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Which way will the conical object move?

  1. Apr 3, 2016 #1
    1. The problem statement, all variables and given/known data
    ?temp_hash=5933b6e0a49785f1e7a7208568c43c87.png

    2. Relevant equations

    v = ωr

    3. The attempt at a solution


    Honestly speaking I have very little idea about the problem . I am not understanding the setup clearly . What role does the rails play while the cones move on them .Are the cones fixed to the rails ? Does the tuning of the object -right or left , means rotation of the object clockwise –anticlockwise or it means shifting of the object as a whole towards left or right as it moves forward ?

    I would really appreciate if somebody could help me with the problem .

    Many Thanks
     

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    Last edited: Apr 3, 2016
  2. jcsd
  3. Apr 4, 2016 #2

    haruspex

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    I agree the question is far from clear. I shall assume the rails are horizontal, that the picture is the plan view ( looking down from above), that the rails are not parallel, that the dashed line is perpendicular to CD, and that the roller rolls without slipping.
    Suppose the roller goes straight. After rotating through some angle, consider how far its points of contact have moved.
     
  4. Apr 4, 2016 #3
    Hello ,

    Thanks for replying.

    I agree .

    If 'r' is the radius of the cones and angle turned is θ , then the points of contacts have moved by ##rθ## .
     
  5. Apr 4, 2016 #4

    haruspex

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    But the radius where the cone touches rail AB is reducing, no?
     
  6. Apr 4, 2016 #5
    This is exactly where I am having trouble understanding ( the motion of the cone ) . So you are suggesting that the cones do not touch the floor ,instead they rest on the rails such that the the distance of the point , where the left cone touches the rail AB from mid point O , decreases as the object moves forward ??

    So , now how should I use this fact to proceed further ?
     
  7. Apr 4, 2016 #6

    haruspex

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    How does that affect the forward movement of that cone compared with the other (assuming both cones turn through the same angle, without slipping)?
     
  8. Apr 4, 2016 #7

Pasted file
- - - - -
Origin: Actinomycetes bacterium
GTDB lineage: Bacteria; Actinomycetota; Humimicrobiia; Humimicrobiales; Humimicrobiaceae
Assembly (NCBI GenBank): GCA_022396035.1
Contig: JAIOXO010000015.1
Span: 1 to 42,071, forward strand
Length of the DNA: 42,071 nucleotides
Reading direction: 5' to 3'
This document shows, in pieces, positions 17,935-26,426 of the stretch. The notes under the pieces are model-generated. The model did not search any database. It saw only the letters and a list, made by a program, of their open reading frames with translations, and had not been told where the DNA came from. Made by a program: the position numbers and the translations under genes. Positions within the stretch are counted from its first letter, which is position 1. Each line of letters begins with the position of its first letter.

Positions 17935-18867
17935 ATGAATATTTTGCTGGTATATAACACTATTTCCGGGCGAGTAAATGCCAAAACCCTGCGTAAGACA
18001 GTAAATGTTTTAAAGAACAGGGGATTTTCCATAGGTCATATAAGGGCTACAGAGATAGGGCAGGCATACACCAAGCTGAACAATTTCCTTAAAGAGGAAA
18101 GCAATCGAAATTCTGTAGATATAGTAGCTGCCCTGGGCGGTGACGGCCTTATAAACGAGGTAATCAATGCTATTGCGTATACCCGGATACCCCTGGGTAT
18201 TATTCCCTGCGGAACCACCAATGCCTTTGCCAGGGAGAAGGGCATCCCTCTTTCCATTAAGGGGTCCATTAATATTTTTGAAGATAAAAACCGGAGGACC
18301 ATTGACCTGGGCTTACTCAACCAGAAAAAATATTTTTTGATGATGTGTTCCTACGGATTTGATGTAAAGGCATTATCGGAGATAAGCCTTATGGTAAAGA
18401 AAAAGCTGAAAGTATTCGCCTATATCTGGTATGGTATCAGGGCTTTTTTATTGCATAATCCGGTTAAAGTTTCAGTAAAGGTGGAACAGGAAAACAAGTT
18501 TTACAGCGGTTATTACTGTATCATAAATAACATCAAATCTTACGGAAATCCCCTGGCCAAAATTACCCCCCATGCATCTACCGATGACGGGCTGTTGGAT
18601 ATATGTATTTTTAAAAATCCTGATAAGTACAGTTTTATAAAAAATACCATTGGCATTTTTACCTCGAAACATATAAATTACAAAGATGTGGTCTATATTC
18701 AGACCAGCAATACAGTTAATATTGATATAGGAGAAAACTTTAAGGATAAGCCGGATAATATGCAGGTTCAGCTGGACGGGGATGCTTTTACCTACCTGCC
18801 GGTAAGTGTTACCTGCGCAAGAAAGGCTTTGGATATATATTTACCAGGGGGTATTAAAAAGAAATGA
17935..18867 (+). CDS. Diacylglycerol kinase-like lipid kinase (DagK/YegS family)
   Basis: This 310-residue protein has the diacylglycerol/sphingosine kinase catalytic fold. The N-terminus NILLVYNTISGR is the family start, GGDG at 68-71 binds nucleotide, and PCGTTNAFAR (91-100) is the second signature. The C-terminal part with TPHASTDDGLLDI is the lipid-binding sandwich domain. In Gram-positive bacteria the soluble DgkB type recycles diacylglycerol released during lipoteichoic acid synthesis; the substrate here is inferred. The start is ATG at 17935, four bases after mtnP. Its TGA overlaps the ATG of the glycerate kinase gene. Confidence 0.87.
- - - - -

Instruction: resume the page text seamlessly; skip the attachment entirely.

The right cone moves faster as compared to left ??
     
  9. Apr 4, 2016 #8

    haruspex

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    Yes.
     
  10. Apr 4, 2016 #9
    Is my understanding in first part of post#5 correct ?
     
  11. Apr 4, 2016 #10

    haruspex

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    Yes.
     
  12. Apr 4, 2016 #11
    Does that mean the object as a whole translates forward and also rotates anticlockwise (as seen from the top) ??
     
  13. Apr 4, 2016 #12

    haruspex

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    As viewed from above, yes.
     
  14. Apr 4, 2016 #13
    and this is equivalent to object turning left i.e option (4) is correct ??
     
    Last edited: Apr 4, 2016
  15. Apr 4, 2016 #14

    haruspex

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    Yes.
     
  16. Apr 4, 2016 #15
    Fantastic analysis of the problem :bow: .

    Thanks a lot haruspex .
     
  17. Apr 12, 2016 #16
    Hi ,

    I still have some niggling doubts .

    What role does friction play in this problem ?
     
  18. Apr 12, 2016 #17

    haruspex

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    You have to assume some friction or the system would be unstable right from the start. Do you see why? Draw a diagram in the vertical plane. If the double cone were to slide slightly to one side, what would happen to its mass centre... up or down or the same?
     
  19. Apr 12, 2016 #18
    Please check this reasoning -

    As the left cone moves forward , the radius decreases . As a result vL(speed of CM of left cone) > ωr . There is a tendency to slip forward and static friction acts backward . This increases ω .

    Now , in case of right cone vR(speed of CM of left cone) < ωr . There is a tendency to slip backward and static friction acts forward.

    The result of the two friction forces is to rotate the system anti - clockwise .

    Does it make sense ?
     
  20. Apr 12, 2016 #19

    haruspex

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    Yes, I believe that works. An equivalent model is two wheels of different sizes fixed to the same shaft (and locked to it) on a frictional floor.
     
  21. Apr 12, 2016 #20
    Ok .

    But would you agree that this is essentially the same reasoning we had discussed earlier in the thread ( your proposed way of looking at the problem :smile:) . I mean in the earlier reasoning also , static friction was also involved although we didn't mention it ??
     
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